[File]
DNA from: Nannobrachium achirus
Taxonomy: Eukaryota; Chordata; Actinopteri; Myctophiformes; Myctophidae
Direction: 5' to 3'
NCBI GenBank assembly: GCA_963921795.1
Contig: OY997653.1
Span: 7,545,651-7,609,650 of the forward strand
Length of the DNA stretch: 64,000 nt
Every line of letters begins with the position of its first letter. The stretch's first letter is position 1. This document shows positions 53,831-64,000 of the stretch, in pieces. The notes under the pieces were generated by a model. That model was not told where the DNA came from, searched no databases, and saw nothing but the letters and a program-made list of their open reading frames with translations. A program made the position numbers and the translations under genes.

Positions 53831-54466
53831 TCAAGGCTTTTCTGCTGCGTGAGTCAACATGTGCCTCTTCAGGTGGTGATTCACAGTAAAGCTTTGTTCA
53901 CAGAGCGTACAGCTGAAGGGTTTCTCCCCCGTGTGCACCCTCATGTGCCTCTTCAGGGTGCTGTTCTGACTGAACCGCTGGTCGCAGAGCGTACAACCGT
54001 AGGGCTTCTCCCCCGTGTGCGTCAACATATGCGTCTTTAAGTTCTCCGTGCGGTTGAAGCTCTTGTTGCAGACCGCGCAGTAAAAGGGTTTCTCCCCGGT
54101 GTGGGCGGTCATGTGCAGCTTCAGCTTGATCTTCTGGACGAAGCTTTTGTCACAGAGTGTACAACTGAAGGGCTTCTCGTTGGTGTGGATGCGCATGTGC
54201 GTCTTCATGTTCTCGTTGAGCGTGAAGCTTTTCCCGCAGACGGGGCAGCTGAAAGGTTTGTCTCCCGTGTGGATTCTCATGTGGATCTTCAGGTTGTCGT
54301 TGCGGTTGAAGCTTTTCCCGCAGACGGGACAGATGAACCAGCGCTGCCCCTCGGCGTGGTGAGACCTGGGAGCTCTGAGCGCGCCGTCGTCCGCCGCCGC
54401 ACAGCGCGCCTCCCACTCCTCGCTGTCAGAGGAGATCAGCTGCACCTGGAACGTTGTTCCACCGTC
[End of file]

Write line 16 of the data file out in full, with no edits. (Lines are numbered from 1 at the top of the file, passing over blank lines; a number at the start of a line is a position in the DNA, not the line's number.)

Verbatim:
54401 ACAGCGCGCCTCCCACTCCTCGCTGTCAGAGGAGATCAGCTGCACCTGGAACGTTGTTCCACCGTC